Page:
ALZHEIMER'S ATTACKS DREAM CENTERS FIRST
Painting by Elaine Meinel Supkis
By Elaine Meinel Supkis
I am really aggravated by the headline of the article about this vital matter. From Associated Press:
Study Links Daydreaming, Alzheimer'sonly because it gives the impression that the activity called day dreaming leads to Alzheimer's when it doesn't. Alzheimer's is a disease that changes the physical shape of the nerve clusters in the mind. Like any virus or parasite, the changes are obvious and are like cancer in that it multiplies out of control rather than shrinks or kills. The web of nerves make the normal path of impulses impossible so they literally short circuit.
I know this disease well for I have watched it take down more than one unfortunate person. It is the ultimate madness for there is no escape but it is no different, in the end, from all the other diseases of the mind, for it is a disease, not a condition. Unlike drinking heavily which literally shrinks the mind due to nutritional problems, Alzheimer's is like syphillus, for example.
A new Washington University study shows the part of the brain used to daydream is the same where Alzheimer's disease develops — in some people — later in life. It suggests the normal brain activity of daydreaming fuels the sequence of events leading to Alzheimer's.Various diseases attack various levels of the mind. It so happens, cruel Alzheimer's attacks the part that is the most human: the place where our wishes live! The reason why people with the disease can't recognize loved ones is because they no longer hold the mental image of the loved one in the special chambers of the mind, it is filled with cobwebs. The retreat is slow. First, one forgets those nearest in time, the outer chambers, then the disease wrecks more and more internal rooms until the last room is entered, the one where Mother reigns eternally. When all memory of Her are gone, the spirit has fled and the body rapidly decays and would die instantly if not artificially fed.
"The implication, albeit a speculative one, is that those activity patterns in young adults are the foothold onto which Alzheimer's disease forms," said lead researcher Randy Buckner, associate professor of psychology. He said they may lead to a life-long cascade that ends in Alzheimer's disease in some people.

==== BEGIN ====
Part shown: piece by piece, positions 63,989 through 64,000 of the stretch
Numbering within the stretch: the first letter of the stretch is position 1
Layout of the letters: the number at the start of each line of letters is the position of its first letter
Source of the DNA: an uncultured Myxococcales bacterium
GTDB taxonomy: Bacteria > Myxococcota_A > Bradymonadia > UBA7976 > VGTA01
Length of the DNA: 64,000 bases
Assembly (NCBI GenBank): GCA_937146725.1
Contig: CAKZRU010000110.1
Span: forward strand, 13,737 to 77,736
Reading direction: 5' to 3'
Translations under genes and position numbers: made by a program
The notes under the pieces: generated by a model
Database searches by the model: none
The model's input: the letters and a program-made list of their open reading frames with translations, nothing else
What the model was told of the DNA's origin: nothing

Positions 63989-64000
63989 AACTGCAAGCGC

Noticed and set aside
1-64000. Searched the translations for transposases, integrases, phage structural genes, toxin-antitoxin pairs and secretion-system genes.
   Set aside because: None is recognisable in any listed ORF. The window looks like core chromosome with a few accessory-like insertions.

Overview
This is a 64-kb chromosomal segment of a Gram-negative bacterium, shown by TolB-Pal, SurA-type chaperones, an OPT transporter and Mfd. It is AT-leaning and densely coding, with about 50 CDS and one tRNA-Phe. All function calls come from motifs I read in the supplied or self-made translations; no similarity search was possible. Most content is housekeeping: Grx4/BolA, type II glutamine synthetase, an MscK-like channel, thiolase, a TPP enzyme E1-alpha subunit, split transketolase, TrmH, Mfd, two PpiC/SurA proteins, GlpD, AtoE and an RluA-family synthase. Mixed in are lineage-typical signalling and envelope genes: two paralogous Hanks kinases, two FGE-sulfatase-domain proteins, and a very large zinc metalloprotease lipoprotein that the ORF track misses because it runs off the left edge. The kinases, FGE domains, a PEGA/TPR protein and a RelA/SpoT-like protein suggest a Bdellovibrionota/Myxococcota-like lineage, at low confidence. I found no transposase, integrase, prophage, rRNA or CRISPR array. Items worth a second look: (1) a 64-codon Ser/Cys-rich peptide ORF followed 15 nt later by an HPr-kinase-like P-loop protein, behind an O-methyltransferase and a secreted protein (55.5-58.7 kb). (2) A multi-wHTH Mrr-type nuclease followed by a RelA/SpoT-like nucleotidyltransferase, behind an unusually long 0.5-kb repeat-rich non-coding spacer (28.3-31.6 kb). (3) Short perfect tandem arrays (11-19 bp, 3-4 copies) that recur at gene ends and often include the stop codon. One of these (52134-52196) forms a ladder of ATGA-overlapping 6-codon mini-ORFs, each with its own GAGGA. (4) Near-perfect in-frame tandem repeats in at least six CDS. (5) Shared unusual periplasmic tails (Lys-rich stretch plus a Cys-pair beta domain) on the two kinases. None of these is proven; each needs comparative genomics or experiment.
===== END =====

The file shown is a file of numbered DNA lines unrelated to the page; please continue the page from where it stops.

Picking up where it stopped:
"It suggests a new hypothesis and opens an avenue in exploration," Buckner said. "By no means is it definitive."
The hallmarks of Alzheimer's, which affects 4.5 million Americans, are brain lesions called plaques and tangles, formed from different proteins, that are associated with nerve cells not communicating with each other and eventually dying. The result is a progressive deterioration of memory, learning and language.Even the doctor here is worried people will misunderstand this information which is why it puzzles me that the headline writer couldn't get it right, it only increases the confusion.
The part of the brain involved in daydreaming is always active, even if the mind is at rest, said William Klunk, coauthor of the study and associate professor of psychiatry at the University of Pittsburgh. "It's like an engine on idle," he said. "It never shuts down. That activity might fuel the sequence of events that could lead to Alzheimer's."
He said the connection is a "problem."
"The answer is not shutting down our brains," Klunk said.
"It means it's very important to identify changes in the brain at early stages of illness, so that as newer interventions come along, we can start them at a time when it makes a difference."
This part of the mind is the vital core of humanity's soul. That it is attacked first by this disease is interesting since evolution decrees all living things will exploit all possible niches and our bodies are merely an open savannah for germs and they ruggedly invade whereever they can. This disease is only in the elderly or in rare cases, due to genetics, younger people, because if it invaded at a young age, humans wouldn't reproduce and the organism would cease to exist so it doesn't stubbornly exist except as a late life trigger.
In other words, thanks to modern medicine, the potential hosts for this disease have grown hugely in numbers. Since all our other weaknesses haven't killed us, this one will.
Neil Buckholtz, chief of the dementias of aging branch at the National Institute on Aging, which funded the study, said the data are interesting even if the conclusion is speculative.Why brains break down is interesting. In the wild, once the brain of an animal surrenders to death, it dies. Keeping living things alive past this time is an artifact of human society since we first began to build communities. There are no senile animals in nature for they get eaten or die of hunger long before then.
"A critical question of Alzheimer's disease is why certain parts of the brain have diseased nerve cells and other areas of the brain seem fine. This paper speaks to that question."